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Interview with Ian Clarke of Freenet

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  • egroup@omegapoint.com
    The interview is at: http://www.oreillynet.com/lpt/a/457 Ian Clarke s company Uprizer is at: http://www.uprizer.com/ Slashdot has a thread about the interview:
    Message 1 of 2 , Nov 16, 2000
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      The interview is at:

      http://www.oreillynet.com/lpt/a/457

      Ian Clarke's company Uprizer is at:

      http://www.uprizer.com/

      Slashdot has a thread about the interview:

      http://slashdot.org/article.pl?sid=00/11/16/1936216&mode=nested
    • Gen Kanai
      http://www.redherring.com/mag/issue86/mag-rights-86.html Rights fielder Lawrence Lessig on intellectual property rights and cyberspace. By Lee Bruno From the
      Message 2 of 2 , Nov 17, 2000
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        http://www.redherring.com/mag/issue86/mag-rights-86.html

        Rights fielder
        Lawrence Lessig on intellectual property rights and cyberspace.

        By Lee Bruno
        From the December 04, 2000 issue

        No one is more prescient about the collision of the Internet, government,
        and business than Lawrence Lessig. During the past five years, Mr. Lessig
        has taught and written about some of the most vexing legal questions
        involving the U.S. Constitution and the law of cyberspace. At the heart of
        these critical issues is intellectual property and privacy and how they
        will be handled in cyberspace.

        In order to foster and preserve the openness of the Internet, it's
        imperative to make the right choices now. Mr. Lessig makes clear the danger
        from efforts to regulate the Internet, which will have long-lasting effects
        on its growth and development. But following a simple laissez-faire policy
        is also fraught with problems. Mr. Lessig maintains the approach that the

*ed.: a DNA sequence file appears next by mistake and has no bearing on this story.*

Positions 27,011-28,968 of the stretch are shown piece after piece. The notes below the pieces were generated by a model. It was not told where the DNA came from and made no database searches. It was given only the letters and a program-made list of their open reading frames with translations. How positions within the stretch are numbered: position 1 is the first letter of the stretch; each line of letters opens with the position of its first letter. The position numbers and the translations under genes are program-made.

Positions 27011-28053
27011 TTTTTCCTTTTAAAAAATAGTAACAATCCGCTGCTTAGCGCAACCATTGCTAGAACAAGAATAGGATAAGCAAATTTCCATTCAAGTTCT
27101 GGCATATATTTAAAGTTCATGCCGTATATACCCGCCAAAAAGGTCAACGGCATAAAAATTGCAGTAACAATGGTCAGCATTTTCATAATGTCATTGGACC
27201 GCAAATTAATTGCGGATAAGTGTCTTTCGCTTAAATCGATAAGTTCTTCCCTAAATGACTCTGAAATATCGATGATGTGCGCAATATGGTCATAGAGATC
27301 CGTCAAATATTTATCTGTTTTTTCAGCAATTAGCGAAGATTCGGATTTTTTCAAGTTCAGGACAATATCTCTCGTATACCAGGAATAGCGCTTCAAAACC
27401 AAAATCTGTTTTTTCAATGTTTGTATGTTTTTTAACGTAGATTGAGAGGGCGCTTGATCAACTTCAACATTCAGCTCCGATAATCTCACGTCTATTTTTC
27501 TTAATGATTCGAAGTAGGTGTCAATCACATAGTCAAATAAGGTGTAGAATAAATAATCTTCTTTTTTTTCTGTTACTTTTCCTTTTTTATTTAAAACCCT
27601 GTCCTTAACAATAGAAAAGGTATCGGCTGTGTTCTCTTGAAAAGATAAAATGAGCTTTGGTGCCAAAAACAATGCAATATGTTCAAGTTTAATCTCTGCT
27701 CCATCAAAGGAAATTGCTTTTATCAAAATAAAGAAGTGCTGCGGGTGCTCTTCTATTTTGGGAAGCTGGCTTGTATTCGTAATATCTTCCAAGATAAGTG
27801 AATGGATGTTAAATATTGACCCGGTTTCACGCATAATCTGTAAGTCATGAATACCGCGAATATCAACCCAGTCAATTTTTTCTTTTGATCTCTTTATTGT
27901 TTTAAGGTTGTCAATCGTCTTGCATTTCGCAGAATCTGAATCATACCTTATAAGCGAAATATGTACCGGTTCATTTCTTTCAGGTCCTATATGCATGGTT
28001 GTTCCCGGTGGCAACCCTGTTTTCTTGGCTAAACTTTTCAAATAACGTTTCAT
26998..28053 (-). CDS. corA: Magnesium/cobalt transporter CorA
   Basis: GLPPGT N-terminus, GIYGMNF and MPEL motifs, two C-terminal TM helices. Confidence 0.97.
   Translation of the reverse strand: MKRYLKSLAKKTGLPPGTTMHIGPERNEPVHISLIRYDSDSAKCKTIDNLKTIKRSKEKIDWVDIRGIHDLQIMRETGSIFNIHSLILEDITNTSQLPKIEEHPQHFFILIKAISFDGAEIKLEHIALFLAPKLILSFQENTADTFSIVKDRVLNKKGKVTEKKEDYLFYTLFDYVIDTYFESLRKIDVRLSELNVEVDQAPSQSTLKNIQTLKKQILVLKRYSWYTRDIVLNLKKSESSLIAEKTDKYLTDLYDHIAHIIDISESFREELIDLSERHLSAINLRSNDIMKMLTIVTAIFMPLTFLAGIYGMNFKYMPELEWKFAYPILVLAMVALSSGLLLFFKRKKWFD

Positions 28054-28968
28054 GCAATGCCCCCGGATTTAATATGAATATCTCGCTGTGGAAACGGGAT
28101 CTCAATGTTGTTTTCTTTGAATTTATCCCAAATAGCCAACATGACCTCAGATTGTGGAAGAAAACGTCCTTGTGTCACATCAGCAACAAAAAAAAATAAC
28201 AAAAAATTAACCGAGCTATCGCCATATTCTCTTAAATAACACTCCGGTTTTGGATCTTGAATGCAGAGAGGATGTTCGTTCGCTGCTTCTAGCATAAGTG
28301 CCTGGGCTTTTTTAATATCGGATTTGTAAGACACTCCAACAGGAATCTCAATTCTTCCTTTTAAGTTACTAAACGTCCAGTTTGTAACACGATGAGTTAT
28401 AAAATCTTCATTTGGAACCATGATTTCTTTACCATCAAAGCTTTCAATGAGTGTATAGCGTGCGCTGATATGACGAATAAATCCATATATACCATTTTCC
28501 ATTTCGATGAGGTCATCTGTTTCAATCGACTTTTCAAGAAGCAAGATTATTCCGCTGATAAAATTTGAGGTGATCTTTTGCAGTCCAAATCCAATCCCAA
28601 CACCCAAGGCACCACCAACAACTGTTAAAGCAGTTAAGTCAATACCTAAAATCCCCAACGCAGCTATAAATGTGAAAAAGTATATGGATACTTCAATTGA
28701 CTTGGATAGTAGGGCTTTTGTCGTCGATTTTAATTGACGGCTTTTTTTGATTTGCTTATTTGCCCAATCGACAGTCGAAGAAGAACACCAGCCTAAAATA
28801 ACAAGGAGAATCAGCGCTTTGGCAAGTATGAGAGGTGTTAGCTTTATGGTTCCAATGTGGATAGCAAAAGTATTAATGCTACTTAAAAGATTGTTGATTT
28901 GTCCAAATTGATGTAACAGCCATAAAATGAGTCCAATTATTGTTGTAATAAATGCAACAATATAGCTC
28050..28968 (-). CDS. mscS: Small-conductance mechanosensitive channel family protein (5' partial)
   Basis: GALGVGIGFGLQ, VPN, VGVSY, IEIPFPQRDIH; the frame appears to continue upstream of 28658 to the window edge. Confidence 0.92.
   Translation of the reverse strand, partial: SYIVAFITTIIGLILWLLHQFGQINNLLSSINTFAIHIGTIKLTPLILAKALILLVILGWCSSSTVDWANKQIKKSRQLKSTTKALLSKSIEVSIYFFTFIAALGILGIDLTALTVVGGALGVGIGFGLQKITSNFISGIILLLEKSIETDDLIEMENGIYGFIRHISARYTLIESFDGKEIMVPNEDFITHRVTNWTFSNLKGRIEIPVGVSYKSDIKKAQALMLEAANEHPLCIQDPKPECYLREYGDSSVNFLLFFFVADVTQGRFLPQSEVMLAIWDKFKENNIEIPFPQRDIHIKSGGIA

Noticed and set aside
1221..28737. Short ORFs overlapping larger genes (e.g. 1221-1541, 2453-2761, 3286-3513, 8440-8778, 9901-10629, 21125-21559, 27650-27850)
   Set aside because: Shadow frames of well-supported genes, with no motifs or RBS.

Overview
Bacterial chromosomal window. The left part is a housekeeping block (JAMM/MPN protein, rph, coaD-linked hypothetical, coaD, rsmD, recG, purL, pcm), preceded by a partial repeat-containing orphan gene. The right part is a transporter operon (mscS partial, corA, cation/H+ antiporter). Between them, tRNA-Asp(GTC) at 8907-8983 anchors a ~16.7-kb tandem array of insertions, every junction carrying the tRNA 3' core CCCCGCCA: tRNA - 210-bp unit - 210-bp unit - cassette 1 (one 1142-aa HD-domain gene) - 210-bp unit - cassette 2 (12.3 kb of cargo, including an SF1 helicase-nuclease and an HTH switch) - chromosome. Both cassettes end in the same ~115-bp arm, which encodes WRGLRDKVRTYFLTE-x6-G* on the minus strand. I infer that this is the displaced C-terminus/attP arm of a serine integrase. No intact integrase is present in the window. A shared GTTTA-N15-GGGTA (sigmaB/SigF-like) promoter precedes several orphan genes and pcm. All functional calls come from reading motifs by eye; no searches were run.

openness of digital code can be used to restructure cyberspace. He also
        believes that the citizens of cyberspace must grapple with these issues, or
        else suffer the fate of being coded into a world they don't understand,
        designed without their help by software developers.

        Mr. Lessig was the Berkman Professor of Law at Harvard Law School and just
        recently moved to California, where he is now a professor of law at
        Stanford University.

        He is quick to point out the deficiencies in law, and says both business
        and government are missing the importance of intellectual property and its
        fundamental underpinnings for the future of e-commerce. His position on
        Internet issues places him in sharp contrast to cyber libertarians who
        believe the government poses the single biggest threat to the development
        of the Net. He speaks with eloquence and conviction about the critical
        issues that lie before us.

        Red Herring recently caught up with Mr. Lessig and talked to him about the
        future of intellectual property and peer-to-peer technologies.

        Some have placed the arrival of P2P on the same scale as the Mosaic
        browser. Do you believe this technology breaks new ground?
        I don't think the concept of peer-to-peer is new. It is an end-to-end
        architecture. We haven't even begun to understand or imagine the
        possibilities. This is the next great thing for the Internet. What has
        changed is the latent power of the PC and powerful networks being fully
        realized. Napster is a first, rough cut of this model as it makes implicit
        the intent of an end-to-end network. The potential cycles that were
        unavailable can now be deployed for any task.

        At the 9th International World Wide Web conference in Amsterdam this past
        June, you described in your lecture the parallels and differences between
        the Internet and the AT & T telecommunications network prior to
        deregulation. What understanding can we obtain from this parallel, and what
        are the implications for a P2P model?